By Yuri Kageyama/AP
Nissan is tying up with Japanese electronics maker NEC in producing batteries for ecological vehicles, an official said on 13 April, signaling efforts to catch up with rival automakers that have a head start in green technology.
Nissan Motor Co., Japan’s No. 3 automaker, and NEC Corp. will announce details later in the day, the official, who is close to the deal, said on condition of anonymity. The official refused to elaborate.
Japan’s top business daily The Nikkei reported on 13 April that Nissan and NEC will set up a joint venture together to produce batteries for electric cars and hybrids.
Nissan has fallen behind Japanese rivals Toyota Motor Corp. and Honda Motor Co. in developing hybrids and other ecological technologies that reduce gas emissions blamed for global warming.
Tokyo-based Nissan has started selling hybrid cars, including the Altima, but licenses the technology from Toyota. Hybrids switch between a gas engine and electric motor to deliver better mileage and a reduction in carbon dioxide emissions.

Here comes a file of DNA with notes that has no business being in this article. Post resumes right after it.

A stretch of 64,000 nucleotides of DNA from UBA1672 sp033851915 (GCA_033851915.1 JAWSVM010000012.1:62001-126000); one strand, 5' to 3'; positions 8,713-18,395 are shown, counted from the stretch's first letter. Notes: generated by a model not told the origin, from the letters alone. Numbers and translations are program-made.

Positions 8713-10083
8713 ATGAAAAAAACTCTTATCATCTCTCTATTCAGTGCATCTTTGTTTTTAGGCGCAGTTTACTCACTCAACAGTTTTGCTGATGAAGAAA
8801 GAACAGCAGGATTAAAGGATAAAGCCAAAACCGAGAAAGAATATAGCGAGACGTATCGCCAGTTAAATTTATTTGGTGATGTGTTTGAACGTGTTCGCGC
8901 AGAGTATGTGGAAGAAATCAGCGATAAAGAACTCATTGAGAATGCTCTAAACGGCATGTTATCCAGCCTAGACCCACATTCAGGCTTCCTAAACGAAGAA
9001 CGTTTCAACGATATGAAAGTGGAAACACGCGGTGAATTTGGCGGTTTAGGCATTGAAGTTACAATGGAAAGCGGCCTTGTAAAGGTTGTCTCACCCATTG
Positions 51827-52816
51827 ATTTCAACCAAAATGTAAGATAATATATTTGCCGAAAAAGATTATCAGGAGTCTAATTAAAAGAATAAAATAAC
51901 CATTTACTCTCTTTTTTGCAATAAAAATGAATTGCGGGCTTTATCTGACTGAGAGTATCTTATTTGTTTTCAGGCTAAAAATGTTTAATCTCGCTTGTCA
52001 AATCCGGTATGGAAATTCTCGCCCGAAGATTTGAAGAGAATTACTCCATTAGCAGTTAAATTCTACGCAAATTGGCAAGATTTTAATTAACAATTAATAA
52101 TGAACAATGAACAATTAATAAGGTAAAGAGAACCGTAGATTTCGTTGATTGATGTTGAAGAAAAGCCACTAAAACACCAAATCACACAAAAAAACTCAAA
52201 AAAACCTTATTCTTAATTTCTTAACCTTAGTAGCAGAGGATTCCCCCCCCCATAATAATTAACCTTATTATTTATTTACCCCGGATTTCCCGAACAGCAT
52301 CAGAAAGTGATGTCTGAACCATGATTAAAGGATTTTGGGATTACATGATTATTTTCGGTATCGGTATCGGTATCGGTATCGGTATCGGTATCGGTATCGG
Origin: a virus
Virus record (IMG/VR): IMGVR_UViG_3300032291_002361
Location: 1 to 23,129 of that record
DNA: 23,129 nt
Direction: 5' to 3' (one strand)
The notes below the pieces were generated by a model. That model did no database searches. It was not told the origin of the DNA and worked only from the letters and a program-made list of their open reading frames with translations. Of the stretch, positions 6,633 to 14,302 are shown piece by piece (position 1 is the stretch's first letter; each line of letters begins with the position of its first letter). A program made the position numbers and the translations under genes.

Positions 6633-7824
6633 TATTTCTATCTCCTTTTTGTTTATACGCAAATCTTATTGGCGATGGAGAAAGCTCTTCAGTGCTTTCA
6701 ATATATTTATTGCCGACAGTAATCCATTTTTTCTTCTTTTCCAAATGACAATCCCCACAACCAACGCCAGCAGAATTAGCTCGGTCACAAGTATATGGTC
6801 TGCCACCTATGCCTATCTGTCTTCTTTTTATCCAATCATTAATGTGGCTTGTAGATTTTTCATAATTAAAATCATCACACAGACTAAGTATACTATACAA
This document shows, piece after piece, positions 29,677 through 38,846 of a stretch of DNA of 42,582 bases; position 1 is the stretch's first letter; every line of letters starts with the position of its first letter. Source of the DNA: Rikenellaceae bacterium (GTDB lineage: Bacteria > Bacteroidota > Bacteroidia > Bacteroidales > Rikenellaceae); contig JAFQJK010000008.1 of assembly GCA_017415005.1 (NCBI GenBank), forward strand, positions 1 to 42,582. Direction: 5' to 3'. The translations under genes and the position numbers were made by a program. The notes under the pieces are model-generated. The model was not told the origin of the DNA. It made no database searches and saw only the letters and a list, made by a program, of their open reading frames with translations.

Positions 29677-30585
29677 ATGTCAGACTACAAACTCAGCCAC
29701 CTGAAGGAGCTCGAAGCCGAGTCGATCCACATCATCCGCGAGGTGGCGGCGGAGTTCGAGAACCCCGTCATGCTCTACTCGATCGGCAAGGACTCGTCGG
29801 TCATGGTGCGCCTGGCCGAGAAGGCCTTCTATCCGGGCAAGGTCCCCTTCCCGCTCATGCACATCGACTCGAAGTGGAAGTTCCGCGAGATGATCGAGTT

Although sales of hybrids and cars boasting other environmentally friendly technology are still a fraction of standard models, both Toyota and Honda have seen their brand image improve from promoting such advances, such as the Toyota Prius and Honda Civic hybrids.
Sales of Toyota and Honda small cars have jumped in the U.S. and other overseas markets lately on the back of soaring oil prices.
The Nikkei said the joint venture will center around lithium-ion batteries, common in gadgets such as laptops and cell phones but have yet to be fully adapted to the more rigorous demands of a car engine.
Hybrids from Toyota and Honda use nickel-metal hydride batteries, although automakers, including General Motors Corp. of the U.S., are working on lithium-ion batteries for vehicles.
NEC Tokin Corp., an NEC subsidiary that produces lithium-ion batteries, will handle the production, according to The Nikkei.Nissan was near bankruptcy before entering an alliance with Renault SA of France in 1999, and forging a gradual turnaround.
Carlos Ghosn, chief executive at Renault and Nissan, who led the revival, in the past has played down the importance of hybrids, which are expensive to develop and take time to catch on.He had stressed instead innovations in gas engines, while saying Nissan was working on its own hybrid technology.Toyota is the first automaker to sell a mass-produced hybrid to consumers. Toyota has dozens of patents on the technology and has sold more hybrid vehicles than any other car maker.